It’s officially fall and almost winter, which means that the phenomenon known as seasonal depression, or seasonal affective disorder (SAD), is beginning to manifest. Welcome back to my blog, and for blog number 19, I will write about seasonal depression and how to mitigate it or even hopefully prevent it.
What exactly is seasonal depression? In my own words, seasonal depression is essentially the state of feeling depressed, or more depressed or sadder than normal during the fall and winter because of the lower temperatures and darker or less brighter days. Seasonal depression is commonly known to some as the “fall blues” or “winter blues”.
I personally experienced seasonal depression during my first winter as a college student at the University of Notre Dame. It hit me suddenly in the month of December, just as finals were approaching. I became sad and despondent for the majority of the time, and was not able to function normally. It was not until I was hospitalized for a little over a week and prescribed antidepressants that I no longer felt negatively affected by my seasonal depression.
Seasonal depression is definitely preventable or able to be mitigated, and here are some tips that I have to help you all reading this blog.
The first piece of advice I have for you to avoid seasonal depression is to exercise frequently, if not daily. Cardio exercise is great because during it, you are much more likely to release endorphins that naturally make you feel good. The more endorphins you release, the less likely you are to feel sad or be depressed. And I will always stress that staying in good physical shape will lead to good mental health because good mental health results in and from good physical health.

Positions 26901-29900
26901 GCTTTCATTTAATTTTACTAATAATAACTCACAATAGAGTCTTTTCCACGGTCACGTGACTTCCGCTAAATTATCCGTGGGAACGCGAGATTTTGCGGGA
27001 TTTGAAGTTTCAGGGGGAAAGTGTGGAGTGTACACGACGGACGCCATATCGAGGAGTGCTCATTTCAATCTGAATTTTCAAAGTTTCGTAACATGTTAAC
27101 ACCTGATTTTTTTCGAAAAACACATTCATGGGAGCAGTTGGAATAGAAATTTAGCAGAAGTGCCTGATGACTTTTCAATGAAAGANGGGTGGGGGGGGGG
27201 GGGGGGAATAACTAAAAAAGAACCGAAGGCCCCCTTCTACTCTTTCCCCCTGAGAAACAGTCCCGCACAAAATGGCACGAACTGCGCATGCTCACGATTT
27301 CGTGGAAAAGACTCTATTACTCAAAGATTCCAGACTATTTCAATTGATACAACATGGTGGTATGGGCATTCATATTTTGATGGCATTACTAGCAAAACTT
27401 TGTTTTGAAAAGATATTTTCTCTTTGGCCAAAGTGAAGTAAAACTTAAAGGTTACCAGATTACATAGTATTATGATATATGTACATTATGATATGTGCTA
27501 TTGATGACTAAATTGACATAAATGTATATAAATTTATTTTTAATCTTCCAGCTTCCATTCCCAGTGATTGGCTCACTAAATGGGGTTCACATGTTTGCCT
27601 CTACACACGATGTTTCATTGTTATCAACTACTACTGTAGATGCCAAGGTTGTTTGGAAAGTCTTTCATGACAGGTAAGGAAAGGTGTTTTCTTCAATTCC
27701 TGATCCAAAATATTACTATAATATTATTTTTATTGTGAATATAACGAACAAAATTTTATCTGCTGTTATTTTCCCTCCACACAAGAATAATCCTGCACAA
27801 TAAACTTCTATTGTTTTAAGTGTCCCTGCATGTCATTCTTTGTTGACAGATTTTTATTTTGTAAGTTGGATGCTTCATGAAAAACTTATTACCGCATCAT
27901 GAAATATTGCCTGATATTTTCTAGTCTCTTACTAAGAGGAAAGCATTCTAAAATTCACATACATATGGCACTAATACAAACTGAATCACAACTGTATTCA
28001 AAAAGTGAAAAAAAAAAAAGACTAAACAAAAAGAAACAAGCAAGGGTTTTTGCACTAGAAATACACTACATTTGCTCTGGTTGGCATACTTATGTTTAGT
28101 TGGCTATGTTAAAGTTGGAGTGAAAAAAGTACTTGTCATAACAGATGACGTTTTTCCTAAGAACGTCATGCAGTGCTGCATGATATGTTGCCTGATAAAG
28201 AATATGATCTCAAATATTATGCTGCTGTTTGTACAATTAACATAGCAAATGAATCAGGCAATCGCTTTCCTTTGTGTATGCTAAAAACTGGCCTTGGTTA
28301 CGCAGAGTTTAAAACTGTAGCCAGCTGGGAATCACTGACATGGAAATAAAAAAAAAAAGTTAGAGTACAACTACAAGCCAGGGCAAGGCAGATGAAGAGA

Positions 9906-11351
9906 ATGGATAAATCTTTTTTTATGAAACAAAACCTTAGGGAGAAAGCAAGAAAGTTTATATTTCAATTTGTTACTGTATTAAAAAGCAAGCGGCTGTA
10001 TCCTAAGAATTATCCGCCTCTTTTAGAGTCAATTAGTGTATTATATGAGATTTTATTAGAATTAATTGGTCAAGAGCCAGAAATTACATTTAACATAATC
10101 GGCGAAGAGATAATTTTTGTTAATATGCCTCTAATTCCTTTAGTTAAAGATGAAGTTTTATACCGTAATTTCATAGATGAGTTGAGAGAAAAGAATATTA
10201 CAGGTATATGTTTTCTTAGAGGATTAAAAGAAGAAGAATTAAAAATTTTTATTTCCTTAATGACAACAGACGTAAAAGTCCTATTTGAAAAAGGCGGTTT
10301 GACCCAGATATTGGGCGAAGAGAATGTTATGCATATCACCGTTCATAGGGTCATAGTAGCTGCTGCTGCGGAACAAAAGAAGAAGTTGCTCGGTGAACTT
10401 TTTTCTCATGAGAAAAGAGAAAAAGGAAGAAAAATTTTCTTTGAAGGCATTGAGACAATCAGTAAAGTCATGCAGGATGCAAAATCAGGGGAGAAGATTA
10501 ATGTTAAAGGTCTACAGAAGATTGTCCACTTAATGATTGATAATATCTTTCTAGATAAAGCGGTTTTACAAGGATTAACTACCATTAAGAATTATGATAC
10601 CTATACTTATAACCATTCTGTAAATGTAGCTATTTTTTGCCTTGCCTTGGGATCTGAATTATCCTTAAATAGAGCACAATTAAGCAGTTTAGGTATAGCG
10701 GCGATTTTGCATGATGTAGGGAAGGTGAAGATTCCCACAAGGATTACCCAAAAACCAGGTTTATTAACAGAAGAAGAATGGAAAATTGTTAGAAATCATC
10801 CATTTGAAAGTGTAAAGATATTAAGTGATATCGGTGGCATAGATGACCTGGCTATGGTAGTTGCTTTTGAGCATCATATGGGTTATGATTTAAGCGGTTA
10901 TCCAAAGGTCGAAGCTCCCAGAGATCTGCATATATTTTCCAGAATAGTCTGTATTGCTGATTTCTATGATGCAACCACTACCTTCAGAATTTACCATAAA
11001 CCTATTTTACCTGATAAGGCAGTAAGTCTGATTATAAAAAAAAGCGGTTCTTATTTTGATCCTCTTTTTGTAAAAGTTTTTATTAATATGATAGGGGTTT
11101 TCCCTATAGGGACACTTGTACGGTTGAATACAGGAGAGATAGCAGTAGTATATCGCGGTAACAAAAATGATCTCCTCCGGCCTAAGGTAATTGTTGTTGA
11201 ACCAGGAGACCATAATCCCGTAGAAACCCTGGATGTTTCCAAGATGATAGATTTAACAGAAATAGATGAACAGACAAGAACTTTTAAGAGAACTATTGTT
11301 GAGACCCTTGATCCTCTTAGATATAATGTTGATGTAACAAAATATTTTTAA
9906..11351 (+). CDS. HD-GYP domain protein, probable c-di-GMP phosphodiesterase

Another piece of advice that I have is to try to get outside and enjoy the sunshine as much as possible. Naturally, light will make you generally feel less sad or depressed. Some doctors recommend light therapy from lamps that produce light while you sleep or sit at a desk while working. Personally, I would consult with a doctor before purchasing or using any lamp that generates light for you. A caveat that I have for bipolar people is that it is known that these lamps can potentially cause mania. There is no point in trying to cure seasonal depression via lamp therapy if it causes mania, which can be extremely harmful.
Sleeping well is another way to combat seasonal depression. If you tend to sleep less or poorly, your chances of feeling depressed or anxious, which can ultimately lead to feeling depressed, will increase greatly. Consistently getting a good night’s sleep will help you combat seasonal depression and depression in general.
Antidepressants will definitely make you feel less sad or depressed, but you cannot take them unless they are prescribed by a psychiatrist. All medications have side effects, so it is best to avoid them at all costs, unless the seasonal depression is a severe case and your psychiatrist prescribes them for you to take.
Being social and interacting with loved ones or friends can help you overcome seasonal depression or the fall or winter “blues”. By spending more time with those who are close to you, you naturally feel happier and less sad or depressed. You don’t have to necessarily hang out with your friends or family members if you don’t have time; a simple phone call or FaceTime will work as well.
In short, thank you for reading my blog on seasonal depression and how to mitigate it or even hopefully prevent it. I hope I have raised awareness about seasonal depression. If you have any questions about seasonal depression or any of my other blog posts, do not hesitate to email me at: email@example.com. Also, if you would like to receive email notifications about further blogs that I will post, please subscribe via email at the bottom of the home page. In addition, please share my blog site with friends and family!